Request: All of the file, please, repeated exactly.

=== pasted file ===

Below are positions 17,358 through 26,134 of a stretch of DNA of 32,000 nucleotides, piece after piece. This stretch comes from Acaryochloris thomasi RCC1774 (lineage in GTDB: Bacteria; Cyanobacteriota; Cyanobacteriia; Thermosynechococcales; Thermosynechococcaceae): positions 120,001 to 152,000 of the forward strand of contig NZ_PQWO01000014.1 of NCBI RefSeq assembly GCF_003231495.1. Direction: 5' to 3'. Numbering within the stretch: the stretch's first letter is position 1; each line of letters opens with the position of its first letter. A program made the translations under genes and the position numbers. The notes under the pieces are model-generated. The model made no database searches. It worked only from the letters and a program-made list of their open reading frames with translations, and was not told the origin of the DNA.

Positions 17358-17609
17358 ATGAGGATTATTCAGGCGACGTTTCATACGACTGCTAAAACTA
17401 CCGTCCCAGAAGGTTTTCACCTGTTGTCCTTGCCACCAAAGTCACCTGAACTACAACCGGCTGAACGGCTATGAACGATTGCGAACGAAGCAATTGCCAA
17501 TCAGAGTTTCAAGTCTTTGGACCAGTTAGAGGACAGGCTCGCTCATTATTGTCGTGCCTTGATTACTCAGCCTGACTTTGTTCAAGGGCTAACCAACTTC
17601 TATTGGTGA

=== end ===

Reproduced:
Below are positions 17,358 through 26,134 of a stretch of DNA of 32,000 nucleotides, piece after piece. This stretch comes from Acaryochloris thomasi RCC1774 (lineage in GTDB: Bacteria; Cyanobacteriota; Cyanobacteriia; Thermosynechococcales; Thermosynechococcaceae): positions 120,001 to 152,000 of the forward strand of contig NZ_PQWO01000014.1 of NCBI RefSeq assembly GCF_003231495.1. Direction: 5' to 3'. Numbering within the stretch: the stretch's first letter is position 1; each line of letters opens with the position of its first letter. A program made the translations under genes and the position numbers. The notes under the pieces are model-generated. The model made no database searches. It worked only from the letters and a program-made list of their open reading frames with translations, and was not told the origin of the DNA.

Positions 17358-17609
17358 ATGAGGATTATTCAGGCGACGTTTCATACGACTGCTAAAACTA
17401 CCGTCCCAGAAGGTTTTCACCTGTTGTCCTTGCCACCAAAGTCACCTGAACTACAACCGGCTGAACGGCTATGAACGATTGCGAACGAAGCAATTGCCAA
17501 TCAGAGTTTCAAGTCTTTGGACCAGTTAGAGGACAGGCTCGCTCATTATTGTCGTGCCTTGATTACTCAGCCTGACTTTGTTCAAGGGCTAACCAACTTC
17601 TATTGGTGA